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Old 09-24-2013, 10:21 PM
MonoMale MonoMale is offline
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Quote:
Originally Posted by Marcus View Post
I am sure that fluidity is hotly debated among linguists. However, in this context, I was merely pointing out what language fluidity actually *is* and what it is *not*. It is *not* the insistence that a word mean something which it clearly doesn't.
Word meaning is interesting enough, but it is certainly true that plenty of people argue over any number of words. As far as I can tell, linguistics doesn't actually 'fix' strict meanings or usage. A linguist simply studies how language is or was used in both written and oral form in addition to figuring out meaning. That includes any change over time which could be 400 years ago or a few decades ago.

What we do know is that our words can and do mean something other than what it may generally be accepted as, e.g. "sick" can mean either vomit or something like "great" ----> "That's sick!". Of course, we can figure out which one is meant yet "of course" itself is another that might easily be held to be incorrect by a pedantic sort.

Linguistics does not deride slang. Not from what I've seen at any rate.

Quote:
Conversation is much easier when people don't treat words as precious, in my opinion. If I get the impression that I am using a word or phrase incorrectly I look it up. If I can't figure out whether or not I'm using it correctly even when I'm looking at the definition then I will search for a synonym I *DO* know how to use and substitute that one instead!

Even though I may seem like it on these boards, I'm really not a semantics Nazi; it isn't an interest of mine. I prefer to keep language simple and efficient, so that I can be sure my intended message is being received. On a discussion board, however, it becomes very difficult to have a reasonable conversation when people refuse to use concise language (which is readily available, by the way)... so I push back about it.
I don't really check up to see whether I'm using a word correctly or not. I generally don't see or feel the need to. Whenever someone points it out, I will be able to point back at them THEIR actual ease in figuring out what I meant. That's the point of language and linguistics - usage is a kind of socially agreed contract if you like. Most of the time we don't think about meaning in a pedantic way, but in a more fluid way - I'd go so far as to say approximate way! I have used the same argument when it comes to pronouncing words. Most people who use standard English are able to figure out the approximate meaning of, say, a Scots form of it:

"Jings! My bucket's cauld!" ---> "God! My bucket's cold!"

"That's anither year near aw'." ----> "That's another year gone!"

To give another example, GalaGirl used the word "kvetch" when giving advice to me. I figured it's approximate meaning was "moan, groan, grumble" and looked it up after - as a verb "complain". That's another form of language fluidity.

But if we wish to get to the heart of the matter and see if we can insist a word means something OTHER than what is generally believed, these examples are good indicators it can be done. Meanings changed over centuries or even short decades.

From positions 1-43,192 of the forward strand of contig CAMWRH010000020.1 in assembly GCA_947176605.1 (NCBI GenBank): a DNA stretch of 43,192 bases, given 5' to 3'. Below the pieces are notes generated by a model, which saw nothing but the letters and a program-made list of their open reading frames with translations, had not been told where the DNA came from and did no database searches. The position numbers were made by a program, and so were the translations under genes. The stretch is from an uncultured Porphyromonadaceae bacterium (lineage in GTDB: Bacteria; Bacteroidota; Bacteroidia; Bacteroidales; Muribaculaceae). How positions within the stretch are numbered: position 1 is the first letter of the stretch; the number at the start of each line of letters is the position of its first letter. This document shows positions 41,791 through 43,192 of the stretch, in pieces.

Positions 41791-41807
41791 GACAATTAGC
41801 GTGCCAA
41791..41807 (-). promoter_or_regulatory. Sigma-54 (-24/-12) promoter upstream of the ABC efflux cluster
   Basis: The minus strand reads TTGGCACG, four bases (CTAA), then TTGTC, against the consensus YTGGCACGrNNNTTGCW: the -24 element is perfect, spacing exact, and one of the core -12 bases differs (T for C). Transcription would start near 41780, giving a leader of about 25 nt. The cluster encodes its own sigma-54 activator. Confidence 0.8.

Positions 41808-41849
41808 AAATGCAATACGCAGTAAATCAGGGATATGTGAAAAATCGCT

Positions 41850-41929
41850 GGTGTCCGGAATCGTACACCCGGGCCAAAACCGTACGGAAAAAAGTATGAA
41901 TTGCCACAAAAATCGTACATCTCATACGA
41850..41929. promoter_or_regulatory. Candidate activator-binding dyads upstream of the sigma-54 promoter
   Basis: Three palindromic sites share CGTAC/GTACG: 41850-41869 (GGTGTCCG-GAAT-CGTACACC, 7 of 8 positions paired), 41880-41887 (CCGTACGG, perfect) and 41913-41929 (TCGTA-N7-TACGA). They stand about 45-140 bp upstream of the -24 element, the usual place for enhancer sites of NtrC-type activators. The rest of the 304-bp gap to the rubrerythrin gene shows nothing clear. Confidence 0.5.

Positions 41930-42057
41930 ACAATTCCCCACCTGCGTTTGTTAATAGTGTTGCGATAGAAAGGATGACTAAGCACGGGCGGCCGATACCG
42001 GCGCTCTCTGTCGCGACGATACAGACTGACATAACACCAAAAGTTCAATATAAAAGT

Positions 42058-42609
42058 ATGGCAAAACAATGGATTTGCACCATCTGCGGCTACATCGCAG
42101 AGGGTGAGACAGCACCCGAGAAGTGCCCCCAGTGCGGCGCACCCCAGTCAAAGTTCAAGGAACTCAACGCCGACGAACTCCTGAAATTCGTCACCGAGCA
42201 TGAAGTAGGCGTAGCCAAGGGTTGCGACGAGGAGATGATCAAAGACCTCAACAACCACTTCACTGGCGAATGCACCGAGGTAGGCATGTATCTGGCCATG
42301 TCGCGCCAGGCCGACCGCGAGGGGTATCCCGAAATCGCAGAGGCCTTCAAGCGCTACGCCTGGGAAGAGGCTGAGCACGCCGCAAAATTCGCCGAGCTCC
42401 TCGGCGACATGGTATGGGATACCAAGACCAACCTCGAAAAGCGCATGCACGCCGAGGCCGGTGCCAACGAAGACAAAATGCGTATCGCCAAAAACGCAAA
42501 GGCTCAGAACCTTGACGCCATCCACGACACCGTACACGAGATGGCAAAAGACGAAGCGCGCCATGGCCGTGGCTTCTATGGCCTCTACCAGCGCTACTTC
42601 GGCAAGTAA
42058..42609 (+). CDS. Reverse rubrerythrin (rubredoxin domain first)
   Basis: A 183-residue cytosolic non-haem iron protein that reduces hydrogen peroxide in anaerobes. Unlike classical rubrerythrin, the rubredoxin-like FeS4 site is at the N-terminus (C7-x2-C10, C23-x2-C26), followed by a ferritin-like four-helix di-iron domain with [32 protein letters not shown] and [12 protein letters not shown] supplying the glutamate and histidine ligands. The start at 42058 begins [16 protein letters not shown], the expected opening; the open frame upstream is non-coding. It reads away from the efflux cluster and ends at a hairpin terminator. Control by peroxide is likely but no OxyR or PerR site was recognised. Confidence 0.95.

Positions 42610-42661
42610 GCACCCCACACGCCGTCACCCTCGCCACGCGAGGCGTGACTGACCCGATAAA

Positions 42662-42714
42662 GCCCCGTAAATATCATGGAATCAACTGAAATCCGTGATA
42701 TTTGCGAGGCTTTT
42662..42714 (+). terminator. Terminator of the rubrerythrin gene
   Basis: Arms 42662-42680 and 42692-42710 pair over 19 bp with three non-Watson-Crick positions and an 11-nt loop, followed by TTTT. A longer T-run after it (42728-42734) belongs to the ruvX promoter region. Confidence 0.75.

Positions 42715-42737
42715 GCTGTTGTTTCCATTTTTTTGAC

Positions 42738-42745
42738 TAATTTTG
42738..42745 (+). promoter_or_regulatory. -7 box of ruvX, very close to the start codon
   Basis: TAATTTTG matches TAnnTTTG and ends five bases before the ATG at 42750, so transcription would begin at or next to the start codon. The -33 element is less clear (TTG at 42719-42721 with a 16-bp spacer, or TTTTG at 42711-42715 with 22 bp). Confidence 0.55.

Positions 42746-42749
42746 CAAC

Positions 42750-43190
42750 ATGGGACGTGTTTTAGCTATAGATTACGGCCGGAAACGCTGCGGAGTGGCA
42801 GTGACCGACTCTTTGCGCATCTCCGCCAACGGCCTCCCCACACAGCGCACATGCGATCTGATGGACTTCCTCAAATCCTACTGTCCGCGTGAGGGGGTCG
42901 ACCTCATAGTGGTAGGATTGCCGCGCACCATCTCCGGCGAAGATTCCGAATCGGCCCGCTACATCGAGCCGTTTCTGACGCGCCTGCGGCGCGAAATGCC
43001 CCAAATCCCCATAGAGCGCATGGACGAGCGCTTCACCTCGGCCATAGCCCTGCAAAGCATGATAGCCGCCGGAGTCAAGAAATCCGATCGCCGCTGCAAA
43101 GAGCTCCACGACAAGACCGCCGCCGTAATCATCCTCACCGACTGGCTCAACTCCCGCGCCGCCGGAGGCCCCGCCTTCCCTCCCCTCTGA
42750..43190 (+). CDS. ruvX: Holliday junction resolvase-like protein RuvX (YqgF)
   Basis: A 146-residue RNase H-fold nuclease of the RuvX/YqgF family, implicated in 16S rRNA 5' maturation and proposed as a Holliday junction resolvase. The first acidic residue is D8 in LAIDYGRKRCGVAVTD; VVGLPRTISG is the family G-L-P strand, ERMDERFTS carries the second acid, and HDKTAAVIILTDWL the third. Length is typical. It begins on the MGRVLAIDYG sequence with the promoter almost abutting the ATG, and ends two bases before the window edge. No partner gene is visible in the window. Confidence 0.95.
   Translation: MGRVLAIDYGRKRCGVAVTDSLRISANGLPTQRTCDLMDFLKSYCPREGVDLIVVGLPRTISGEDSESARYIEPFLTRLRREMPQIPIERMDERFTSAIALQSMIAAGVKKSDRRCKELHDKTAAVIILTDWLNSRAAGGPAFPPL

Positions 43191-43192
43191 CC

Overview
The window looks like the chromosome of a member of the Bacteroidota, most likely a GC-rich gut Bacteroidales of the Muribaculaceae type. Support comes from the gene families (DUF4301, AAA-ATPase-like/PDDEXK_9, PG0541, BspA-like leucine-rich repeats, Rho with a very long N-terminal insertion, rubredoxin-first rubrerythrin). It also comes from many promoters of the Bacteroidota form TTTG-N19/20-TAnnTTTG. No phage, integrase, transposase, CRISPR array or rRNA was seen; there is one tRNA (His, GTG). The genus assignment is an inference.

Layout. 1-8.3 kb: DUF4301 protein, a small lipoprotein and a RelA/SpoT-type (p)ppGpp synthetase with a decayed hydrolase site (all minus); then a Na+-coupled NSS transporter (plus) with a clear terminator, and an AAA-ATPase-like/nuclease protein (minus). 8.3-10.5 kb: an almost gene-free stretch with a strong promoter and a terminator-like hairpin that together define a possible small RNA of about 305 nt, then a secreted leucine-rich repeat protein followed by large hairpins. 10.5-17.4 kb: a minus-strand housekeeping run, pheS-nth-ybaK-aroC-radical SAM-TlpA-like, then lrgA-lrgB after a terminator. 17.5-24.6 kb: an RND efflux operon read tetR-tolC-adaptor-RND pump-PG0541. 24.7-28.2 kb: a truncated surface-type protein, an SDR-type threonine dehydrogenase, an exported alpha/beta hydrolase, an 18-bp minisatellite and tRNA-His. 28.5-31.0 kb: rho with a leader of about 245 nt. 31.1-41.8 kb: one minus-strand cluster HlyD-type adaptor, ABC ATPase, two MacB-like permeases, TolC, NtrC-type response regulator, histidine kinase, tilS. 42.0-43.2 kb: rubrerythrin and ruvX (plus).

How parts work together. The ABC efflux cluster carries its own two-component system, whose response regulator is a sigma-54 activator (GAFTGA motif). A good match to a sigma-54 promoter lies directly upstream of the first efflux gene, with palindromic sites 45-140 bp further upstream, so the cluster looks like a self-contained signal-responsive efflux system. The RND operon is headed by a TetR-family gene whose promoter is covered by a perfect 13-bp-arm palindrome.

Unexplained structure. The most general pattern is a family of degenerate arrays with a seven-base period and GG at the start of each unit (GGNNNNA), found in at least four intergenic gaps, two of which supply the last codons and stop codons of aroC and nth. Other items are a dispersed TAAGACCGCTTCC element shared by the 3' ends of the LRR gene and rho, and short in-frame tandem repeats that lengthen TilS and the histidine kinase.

"enthusiasm": "possession by a god, supernatural inspiration"-----> "passionate eagerness in any pursuit".

"very": "true" ----> general intensifier

"wacko": German for "pebble" ----> change rapidly took place in America in the mid-20th Century and by the 1970s to early 1980s morphed into "crazy, nuts, mad". Seeped into British usage with its American defined meaning as a result when it was still used to mean "pebble" or "large stone".

Interestingly, the surname "Wacko" was common in the United States until the now accepted meaning took over completely. You'd be lucky to find a Mr & Mrs Wacko these days, presumably.

"weird": "fated...14th Century "to preordain be degree of fate" ---> "creepy, odd, unusual".

"bully": "good fellow" term of endearment ---> intimidates the weak.

"nice": "foolish, silly"---> "pleasant"

The word "bad" itself is interesting enough from indicating a low standard in something all the way to the kind of proclamation found in Michael Jackson's 1987 hit "BAD" to mean "good, excellent". Especially his spoof called "badder".

Point is, I don't think there's any real need for anyone to get bent out of shape and completely fixed on what each word is believed to mean. Our social environment will encourage a particular meaning over another and that differs everywhere.

It's not a problem as long as you can figure out approximate meanings of what is being communicated to you. I gather the word meaning in contention was "interfere"?

"to strike against, to strike each other, to knock, to pierce" ----> "meddle with, oppose unrightfully."

One is from the 15th Century and the other is from a century later, I think.

But it is true that we do deal with what words mean NOW in our daily lives. It would not help to use a meaning from 400 years ago if it's not widely used today!

But we CAN decide to start influencing change by trying to use an alternative meaning and see if it takes hold. There is no authority that regulates or controls language usage though.

To quote a UK car rental company from sometime ago, "Change happenz..."
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